Expert ongoing care for reversal of major blood vessels of the heart
Transposition of the great arteries is a reversal of the positions of the great arteries: the aorta and the pulmonary artery. The condition prevents high-oxygen blood from getting to the rest of the body.
This is a congenital heart disease, or one present from birth, that requires surgery early in life and lifelong care after that. Our Adult Congenital Heart Center is one of the few programs in the country that specializes in the needs of adult patients with heart conditions such as this.
What are the complications of transposition of the great arteries?
If you had surgery as a baby to correct transposition of the great arteries, you may need to avoid weightlifting and other types of physical activity because of the strain they can put on the heart.
Women who have been treated for this condition in the past may need special care if they decide to have a baby. Talk to your heart doctor before becoming pregnant, especially if you’ve had additional heart problems.
Your doctor will need to check your heart regularly to make sure no additional conditions have developed that need treatment.
Cardiac catheterization is a minimally invasive way to diagnose and treat a variety of heart and vascular conditions by guiding thin, flexible tubes called catheters through blood vessels to problem areas.
Chest X-rays use a small dose of radiation to create pictures of the structures inside the chest, including the lungs, heart, and chest wall.
The cardiac computed tomography scan, or cardiac CT, uses X-rays to create three-dimensional images of your heart and blood vessels.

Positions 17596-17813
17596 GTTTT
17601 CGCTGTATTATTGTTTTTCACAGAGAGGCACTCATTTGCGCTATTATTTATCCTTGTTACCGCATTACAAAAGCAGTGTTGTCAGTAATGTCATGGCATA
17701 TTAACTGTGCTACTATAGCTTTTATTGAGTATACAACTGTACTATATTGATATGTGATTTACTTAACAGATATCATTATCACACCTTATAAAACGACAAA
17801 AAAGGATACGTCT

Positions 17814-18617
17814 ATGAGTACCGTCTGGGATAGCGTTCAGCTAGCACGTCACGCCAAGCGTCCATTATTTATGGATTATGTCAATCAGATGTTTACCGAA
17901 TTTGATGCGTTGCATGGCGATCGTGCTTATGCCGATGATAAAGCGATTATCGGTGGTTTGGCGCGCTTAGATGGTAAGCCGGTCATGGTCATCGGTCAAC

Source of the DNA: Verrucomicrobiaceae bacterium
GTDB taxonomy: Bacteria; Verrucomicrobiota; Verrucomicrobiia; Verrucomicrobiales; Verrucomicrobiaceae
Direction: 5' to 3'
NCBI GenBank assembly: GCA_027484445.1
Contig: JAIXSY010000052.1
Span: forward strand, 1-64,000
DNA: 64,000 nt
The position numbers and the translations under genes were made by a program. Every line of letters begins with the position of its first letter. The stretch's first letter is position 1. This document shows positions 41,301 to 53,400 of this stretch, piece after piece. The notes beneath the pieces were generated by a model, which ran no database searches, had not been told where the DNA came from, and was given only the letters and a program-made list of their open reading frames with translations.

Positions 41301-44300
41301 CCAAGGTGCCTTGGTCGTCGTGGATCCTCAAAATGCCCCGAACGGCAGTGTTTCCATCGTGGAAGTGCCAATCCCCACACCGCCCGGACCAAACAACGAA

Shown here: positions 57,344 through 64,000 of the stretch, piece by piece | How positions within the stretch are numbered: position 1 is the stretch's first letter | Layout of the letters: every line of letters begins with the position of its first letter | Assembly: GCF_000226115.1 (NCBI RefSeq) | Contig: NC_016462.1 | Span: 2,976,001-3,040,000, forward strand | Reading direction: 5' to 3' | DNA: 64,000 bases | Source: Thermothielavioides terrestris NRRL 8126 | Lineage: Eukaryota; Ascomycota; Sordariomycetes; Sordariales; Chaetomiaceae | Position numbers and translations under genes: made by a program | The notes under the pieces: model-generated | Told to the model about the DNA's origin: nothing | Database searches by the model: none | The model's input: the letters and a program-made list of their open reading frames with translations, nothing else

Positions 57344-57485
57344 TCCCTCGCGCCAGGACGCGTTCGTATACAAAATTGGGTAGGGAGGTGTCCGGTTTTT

An echocardiogram uses high-frequency sound waves to create images of your heart.
An electrocardiogram, also known as an ECG, measures the heart’s electrical activity.
Magnetic resonance imaging, better known as cardiac MRI, is a combination of radio waves, magnets and computer technology to create images of your heart and blood vessels.
Stress tests are used to assess how your heart works during physical activity. There are several types of stress tests, including treadmill or bike stress tests, nuclear stress tests, stress echocardiograms and chemically induced stress tests.
Transesophageal echocardiogram allows us to take very detailed images of your heart structure from a probe in your esophagus.
You may need treatment for heart problems that can develop later in life, such as an irregular heartbeat, aortic valve disease, or pulmonary valve disease. These treatments could include lifestyle modifications, medication, or more advanced options.
Treatments for congenital heart conditions range from atrial septal defect and patent foramen ovale closures to cardiac ablations and heart valve replacements to heart transplants.
Heart surgery is an option to treat many heart conditions. You may need heart surgery either as a lifesaving procedure or when other treatments haven’t worked.
Structural heart and valve disease treatments address defects or abnormalities with the heart’s muscle or valves with or without surgery.
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Adult congenital heart center
When you’re born with a heart problem, you may need complex care throughout your life. Our experts tailor this specialized care to your unique needs.
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Have general questions for our heart and vascular program? Email us at AskMHVI@medstar.net. If you have clinically-specific questions, please contact your physician’s office.